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Amada Miyachi Blog

NASA Partners with Miyachi Unitek for new Laser Welding System

Posted by Barbara Kuntz on Thu, Jan 17, 2013 @ 08:00 AM

Miyachi Unitek is no stranger to patented inventions (at last count, I think the company has 19), and the patent recently issued to NASA raises that number by 1...IMHO.

That’s because NASA’s newly patented Dynamically Variable Spot Size (DVSS) laser system (US patent #8,290,006) for bonding metal components used our LW300A 300W Nd:YAG high speed industrial laser in its development process. Miyachi Unitek engineers John Hurst and James Middleton are both listed as inventors on the patent, and much of the early work was done as part of a partnership development effort right here at Miyachi Unitek headquarters in Monrovia, CA!

It all began when NASA engineers at the Marshall Space Flight Center in Huntsville Alabama were looking for a better way to braze highly reflective alloying material on the main engine cooling tubes of the space shuttle. This repair work takes place deep inside the engine, so the brazing equipment had to be compact and delivered using a fiber optic cable.

NASA welding engineers reached out to Ed Turner of MUC during the “Moon Buggy Challenge” at Space Camp to provide laser and systems design expertise. Safety and operator ergonomics were the obvious challenges in a high powered hand-held laser brazing “torch,” as well as fiber breakage detection for the entire length of the fiber optic delivery cable.

The equipment had to be powerful enough to braze gold over high temp alloy and give the operator the feel of a traditional brazing torch. This was the genesis of the hand-held laser brazing torch project-named “silver bullet.”

John Hurst and Jim Middleton designed some breakthrough features that made this project successful, including a three-step laser safety interlock. Safety features include:

  • Laser proximity at lasing surface detection – a safety interlock optical sensor that would not allow the laser shutter to open unless it was in the focusing range of the material.
  • Finger switch and foot switch actuation –another safety/ergonomics feature that also gave the operator the feel of a traditional “Miller” type foot-pedal actuator.
  • Built-in fiber breakage detection – built into the torch and control box.

    Optical safety sensor   Laser torch   Laser control pendant

Figures above, L to R: Optical Safety Sensor, Laser Torch, Laser Control Pendant

The LW300A pulsed ND:YAG laser was chosen for its high peak power (6 kilowatts), dynamic pulse width range (0.25-99.9 milliseconds) and high repetition rate capabilities (500 Hertz).

NASA deployed three complete laser and optical beam delivery systems to the shuttle repair facilities at Huntsville Alabama Marshall Space Flight Center, Stennis Mississippi, and Kennedy Space Flight Center in Florida.

The DVSS system is housed in something about the size of a size of a desktop computer. It contains a light entry aperture coupled to a laser beam transmission cable and a light exit aperture. Multiple lenses contained within the housing focus a laser beam from the light entry aperture through the light exit aperture. The lenses can be dynamically adjusted to vary the spot size of the laser, from 0.002-0.075 inches.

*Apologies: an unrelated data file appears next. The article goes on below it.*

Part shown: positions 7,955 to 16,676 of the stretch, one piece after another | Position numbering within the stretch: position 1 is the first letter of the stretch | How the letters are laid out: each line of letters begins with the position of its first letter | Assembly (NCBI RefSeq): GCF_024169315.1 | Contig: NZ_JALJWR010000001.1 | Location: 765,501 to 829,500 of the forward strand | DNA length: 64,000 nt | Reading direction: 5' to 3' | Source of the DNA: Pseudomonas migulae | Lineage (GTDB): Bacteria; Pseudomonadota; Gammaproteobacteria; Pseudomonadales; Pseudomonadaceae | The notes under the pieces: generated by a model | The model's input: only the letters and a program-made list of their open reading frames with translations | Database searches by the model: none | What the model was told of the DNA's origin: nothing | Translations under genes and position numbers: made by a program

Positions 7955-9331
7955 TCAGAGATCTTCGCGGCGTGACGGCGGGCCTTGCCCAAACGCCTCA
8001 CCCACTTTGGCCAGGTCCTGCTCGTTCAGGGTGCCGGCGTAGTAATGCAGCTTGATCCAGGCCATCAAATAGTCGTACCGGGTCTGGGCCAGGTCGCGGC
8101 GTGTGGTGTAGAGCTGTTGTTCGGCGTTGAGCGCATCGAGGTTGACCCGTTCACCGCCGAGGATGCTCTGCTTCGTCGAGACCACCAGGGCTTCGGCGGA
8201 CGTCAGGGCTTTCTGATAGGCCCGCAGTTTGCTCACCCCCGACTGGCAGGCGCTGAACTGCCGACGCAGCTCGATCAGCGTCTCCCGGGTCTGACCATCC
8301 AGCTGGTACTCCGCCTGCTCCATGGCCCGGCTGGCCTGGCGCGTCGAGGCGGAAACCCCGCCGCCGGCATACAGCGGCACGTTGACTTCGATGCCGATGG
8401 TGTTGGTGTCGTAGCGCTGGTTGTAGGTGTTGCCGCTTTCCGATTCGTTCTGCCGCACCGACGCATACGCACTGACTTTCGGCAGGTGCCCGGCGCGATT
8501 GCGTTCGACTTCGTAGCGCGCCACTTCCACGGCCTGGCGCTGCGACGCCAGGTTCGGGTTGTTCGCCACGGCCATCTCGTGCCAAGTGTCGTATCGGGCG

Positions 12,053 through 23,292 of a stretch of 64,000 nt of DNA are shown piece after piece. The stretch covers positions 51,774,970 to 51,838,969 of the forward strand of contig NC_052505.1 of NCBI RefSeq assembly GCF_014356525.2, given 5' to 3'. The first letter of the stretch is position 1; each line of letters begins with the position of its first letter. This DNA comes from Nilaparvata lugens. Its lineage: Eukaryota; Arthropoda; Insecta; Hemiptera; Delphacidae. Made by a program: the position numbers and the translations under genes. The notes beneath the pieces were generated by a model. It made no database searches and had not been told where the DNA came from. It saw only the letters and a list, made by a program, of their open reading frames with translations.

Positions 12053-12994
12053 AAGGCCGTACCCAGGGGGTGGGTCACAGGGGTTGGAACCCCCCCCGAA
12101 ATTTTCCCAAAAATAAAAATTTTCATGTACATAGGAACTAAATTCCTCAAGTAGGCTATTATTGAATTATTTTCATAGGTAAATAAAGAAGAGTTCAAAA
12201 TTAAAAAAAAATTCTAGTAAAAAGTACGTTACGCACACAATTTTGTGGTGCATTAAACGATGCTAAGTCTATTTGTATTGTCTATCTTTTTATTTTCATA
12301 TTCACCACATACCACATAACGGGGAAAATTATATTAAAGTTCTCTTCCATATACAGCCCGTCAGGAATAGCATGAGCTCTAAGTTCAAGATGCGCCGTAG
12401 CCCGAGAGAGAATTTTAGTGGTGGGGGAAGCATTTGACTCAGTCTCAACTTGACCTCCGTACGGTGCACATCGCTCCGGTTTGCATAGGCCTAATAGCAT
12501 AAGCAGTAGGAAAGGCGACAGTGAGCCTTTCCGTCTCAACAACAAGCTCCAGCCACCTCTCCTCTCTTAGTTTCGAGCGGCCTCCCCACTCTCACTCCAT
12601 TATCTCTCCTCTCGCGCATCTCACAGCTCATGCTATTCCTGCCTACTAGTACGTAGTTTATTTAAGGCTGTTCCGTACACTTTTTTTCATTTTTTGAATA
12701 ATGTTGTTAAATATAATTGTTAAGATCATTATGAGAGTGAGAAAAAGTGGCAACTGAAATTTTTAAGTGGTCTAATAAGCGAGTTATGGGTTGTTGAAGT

The nifty system also contains a number of interoperable safety devices that prevent activation of the laser and DVSS laser system if each safety device does not provide a closed circuit. I am impressed with these features, especially the manually depressible interlock switch, an internal proximity sensor, a remotely operated potentiometer, a remotely activated toggle, and a power supply interlock. The remotely operated potentiometer also provides continuous variability in laser energy output.

I think one of the important things about the new system is that NASA only recently sanctioned the use of lasers in very controlled and restricted settings, despite the fact that lasers are widely used for sensitive welding and brazing operations on small, thin-walled components. The ability to flexibly change the spot size of the laser beam is critical in some operations, and NASA considers it important to accommodating varying sizes of filler metal used during brazing processes.

The DVSS lens system is designed so that the optimal brazing distance is in a de-focused area of the lens, which allows for a larger spot size for heating the joining area and accommodates varying sizes of filler metal. That optimal working distance can be in a focused area for zoom lens assembly for welding; in some applications, two separate DVSS laser systems may be used for both brazing and welding applications. DVSS dynamically changes the energy density of the laser beam focused spot, which means the heat or energy can automatically adjust from just heating the material (brazing) to melting it (welding).

Topics: laser welding

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